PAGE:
The big topic Monday was homosexuality, regarding which, a few thoughts.
Whenever someone launches into the subject by saying, “I’m no Bible scholar, but . . .” it’s likely the point soon will proved beyond doubt. The reasonings of non-Bible scholars on the subject of homosexuality are trite, predictable and easily punctured.
Typically they begin by citing passages from the Pentateuch that governed the unique religious and civic circumstances of ancient Israel. Then they will say that since, for example, the Mosaic prohibition against weaving a garment from two kinds of thread (a tangible reminder, by the way, of the need for religious purity) has become antiquated, the same must apply to the clear Mosaic prohibition against homosexual behavior.
That is a lot like saying that since modern automobiles no longer employ carburetors, they also no longer need tires.
The Mosaic law that non-Bible scholars are so fond of mocking came into being at a particular time and place for a particular people. Many of its provisions were clearly meant to be temporary. But its most important components — its moral precepts — were not. They both predated and survived the law code that was given to an ancient, agrarian nation surrounded by a sea of religious and military enemies.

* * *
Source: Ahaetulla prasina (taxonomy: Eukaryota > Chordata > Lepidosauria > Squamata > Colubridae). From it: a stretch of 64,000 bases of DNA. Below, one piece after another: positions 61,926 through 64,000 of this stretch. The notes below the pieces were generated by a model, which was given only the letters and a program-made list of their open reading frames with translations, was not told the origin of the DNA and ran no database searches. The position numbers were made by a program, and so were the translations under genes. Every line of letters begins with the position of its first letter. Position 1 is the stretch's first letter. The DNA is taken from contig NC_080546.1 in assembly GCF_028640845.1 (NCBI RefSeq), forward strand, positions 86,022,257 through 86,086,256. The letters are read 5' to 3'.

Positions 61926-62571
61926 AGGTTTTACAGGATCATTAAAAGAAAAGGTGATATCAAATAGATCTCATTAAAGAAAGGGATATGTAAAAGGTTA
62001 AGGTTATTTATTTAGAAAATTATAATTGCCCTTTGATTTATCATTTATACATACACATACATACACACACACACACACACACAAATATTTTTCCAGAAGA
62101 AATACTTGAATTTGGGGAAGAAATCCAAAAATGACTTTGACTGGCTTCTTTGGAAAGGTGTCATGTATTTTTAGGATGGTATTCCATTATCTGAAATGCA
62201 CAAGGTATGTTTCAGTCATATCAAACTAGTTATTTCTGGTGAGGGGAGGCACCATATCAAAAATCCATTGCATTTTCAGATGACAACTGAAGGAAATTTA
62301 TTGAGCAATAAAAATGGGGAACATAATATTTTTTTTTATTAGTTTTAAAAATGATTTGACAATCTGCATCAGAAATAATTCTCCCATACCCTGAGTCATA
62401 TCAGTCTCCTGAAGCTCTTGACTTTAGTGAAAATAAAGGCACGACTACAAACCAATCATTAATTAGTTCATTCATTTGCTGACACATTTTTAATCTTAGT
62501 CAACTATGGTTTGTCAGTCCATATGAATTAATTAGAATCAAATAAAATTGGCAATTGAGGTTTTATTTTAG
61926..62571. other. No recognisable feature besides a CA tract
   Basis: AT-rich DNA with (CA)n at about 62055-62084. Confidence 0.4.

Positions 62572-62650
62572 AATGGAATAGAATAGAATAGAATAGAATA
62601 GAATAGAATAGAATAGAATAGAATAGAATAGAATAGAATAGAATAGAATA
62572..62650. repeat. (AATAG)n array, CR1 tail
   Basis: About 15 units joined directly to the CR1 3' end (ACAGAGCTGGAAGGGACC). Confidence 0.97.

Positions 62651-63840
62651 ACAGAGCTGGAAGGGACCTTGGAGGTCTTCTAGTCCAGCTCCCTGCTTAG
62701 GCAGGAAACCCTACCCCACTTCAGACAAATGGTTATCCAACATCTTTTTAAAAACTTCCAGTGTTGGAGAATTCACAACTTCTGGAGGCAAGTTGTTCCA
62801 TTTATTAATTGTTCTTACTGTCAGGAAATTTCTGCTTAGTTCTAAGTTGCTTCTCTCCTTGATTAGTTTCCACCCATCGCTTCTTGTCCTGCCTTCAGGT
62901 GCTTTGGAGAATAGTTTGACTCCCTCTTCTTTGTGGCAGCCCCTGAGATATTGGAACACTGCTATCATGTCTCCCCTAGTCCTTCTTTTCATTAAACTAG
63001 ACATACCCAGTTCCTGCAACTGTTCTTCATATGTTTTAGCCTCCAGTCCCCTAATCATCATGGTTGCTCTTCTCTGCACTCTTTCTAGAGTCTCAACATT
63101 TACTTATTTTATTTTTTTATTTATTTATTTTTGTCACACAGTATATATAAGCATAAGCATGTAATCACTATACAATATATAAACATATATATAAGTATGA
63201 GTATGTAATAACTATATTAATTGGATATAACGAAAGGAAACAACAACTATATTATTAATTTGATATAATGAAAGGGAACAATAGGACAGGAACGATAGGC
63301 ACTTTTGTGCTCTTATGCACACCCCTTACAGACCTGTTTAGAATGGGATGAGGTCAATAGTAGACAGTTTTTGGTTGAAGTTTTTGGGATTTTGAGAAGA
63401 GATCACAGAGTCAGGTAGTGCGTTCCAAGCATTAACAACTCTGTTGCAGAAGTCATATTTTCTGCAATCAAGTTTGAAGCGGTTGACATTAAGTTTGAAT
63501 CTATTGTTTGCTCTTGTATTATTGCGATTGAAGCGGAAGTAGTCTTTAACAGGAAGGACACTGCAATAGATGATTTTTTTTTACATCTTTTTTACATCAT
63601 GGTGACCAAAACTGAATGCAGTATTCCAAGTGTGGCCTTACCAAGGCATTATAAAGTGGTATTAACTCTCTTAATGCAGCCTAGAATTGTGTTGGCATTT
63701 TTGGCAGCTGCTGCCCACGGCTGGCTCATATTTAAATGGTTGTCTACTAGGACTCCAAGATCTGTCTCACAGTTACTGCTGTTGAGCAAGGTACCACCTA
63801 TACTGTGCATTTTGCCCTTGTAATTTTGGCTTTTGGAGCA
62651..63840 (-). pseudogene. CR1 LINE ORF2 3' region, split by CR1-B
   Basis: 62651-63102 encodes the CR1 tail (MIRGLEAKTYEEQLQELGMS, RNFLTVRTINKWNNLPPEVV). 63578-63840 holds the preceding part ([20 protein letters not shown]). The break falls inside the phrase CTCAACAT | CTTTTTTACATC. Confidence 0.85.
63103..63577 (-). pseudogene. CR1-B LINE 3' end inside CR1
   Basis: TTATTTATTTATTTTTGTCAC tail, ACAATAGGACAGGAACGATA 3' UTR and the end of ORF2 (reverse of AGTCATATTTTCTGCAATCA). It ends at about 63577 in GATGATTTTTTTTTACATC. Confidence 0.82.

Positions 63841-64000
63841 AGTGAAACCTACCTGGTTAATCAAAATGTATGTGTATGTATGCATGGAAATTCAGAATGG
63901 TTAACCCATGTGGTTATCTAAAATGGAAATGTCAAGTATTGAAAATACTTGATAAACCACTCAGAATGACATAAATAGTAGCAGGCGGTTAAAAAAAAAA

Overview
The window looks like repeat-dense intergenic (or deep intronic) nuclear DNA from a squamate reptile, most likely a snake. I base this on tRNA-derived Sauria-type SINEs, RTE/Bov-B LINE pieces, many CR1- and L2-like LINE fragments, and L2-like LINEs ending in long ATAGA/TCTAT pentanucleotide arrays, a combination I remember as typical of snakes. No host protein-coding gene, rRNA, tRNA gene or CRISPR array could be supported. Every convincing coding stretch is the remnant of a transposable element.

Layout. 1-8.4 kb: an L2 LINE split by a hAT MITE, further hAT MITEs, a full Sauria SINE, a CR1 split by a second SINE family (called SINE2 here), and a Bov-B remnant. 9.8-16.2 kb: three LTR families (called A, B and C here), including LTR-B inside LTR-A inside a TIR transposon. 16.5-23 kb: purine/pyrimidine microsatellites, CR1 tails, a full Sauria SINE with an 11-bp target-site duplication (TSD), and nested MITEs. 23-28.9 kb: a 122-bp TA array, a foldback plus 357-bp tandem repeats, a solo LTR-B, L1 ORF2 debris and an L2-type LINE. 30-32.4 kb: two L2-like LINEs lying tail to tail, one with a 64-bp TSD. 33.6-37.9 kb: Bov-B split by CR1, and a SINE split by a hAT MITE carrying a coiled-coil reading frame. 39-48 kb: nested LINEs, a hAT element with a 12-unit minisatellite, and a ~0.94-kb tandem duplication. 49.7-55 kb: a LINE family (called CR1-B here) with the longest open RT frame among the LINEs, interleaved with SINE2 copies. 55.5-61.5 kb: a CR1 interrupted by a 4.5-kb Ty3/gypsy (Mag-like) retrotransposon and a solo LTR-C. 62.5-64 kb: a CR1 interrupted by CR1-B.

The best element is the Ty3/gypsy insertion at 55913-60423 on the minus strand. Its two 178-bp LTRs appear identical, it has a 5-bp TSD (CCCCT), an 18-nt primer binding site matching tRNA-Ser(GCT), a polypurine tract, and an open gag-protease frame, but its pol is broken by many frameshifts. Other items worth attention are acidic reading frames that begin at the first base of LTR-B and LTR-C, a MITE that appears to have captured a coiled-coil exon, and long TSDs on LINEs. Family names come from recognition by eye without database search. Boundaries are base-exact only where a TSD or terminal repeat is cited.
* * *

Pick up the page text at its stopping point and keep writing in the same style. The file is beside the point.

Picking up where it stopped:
Therefore, while no one now suffers sanctions for wearing a shirt made from both cotton and polyester, the Bible still means what it says about murder, lying, adultery, theft, idolatry, greed and drunkenness. It also means what it says about homosexual acts.
The Bible presents these universal laws as emanating from a Creator who holds the right to set beneficial standards for his creation, namely, us.
People are free, of course, to listen or not. The Bible is actually a pioneering pro-choice document. It encourages individual decision-making on these matters while cautioning that long-term individual results will vary according to the decisions made.
On Monday, there were some folks at the Capitol because that was the day Massachusetts began issuing marriage licenses to homosexuals. The Capitol rally, led by the Scottsdale-based Center for Arizona Policy, was aimed at making sure the same does not occur here.
Religious people may wish the state were a religious entity, but it is not. The state is founded on principles of civil liberty. Not only are there divine laws it cannot begin to enforce, it in fact thrives on the widespread violation of some: Where would capitalism be if everyone took seriously this business of not coveting things?
Thus, what cannot be condoned on scriptural grounds may often be permitted nonetheless, on libertarian grounds, by a secular state.
Many people don’t like that, but not to worry. God will have the final say.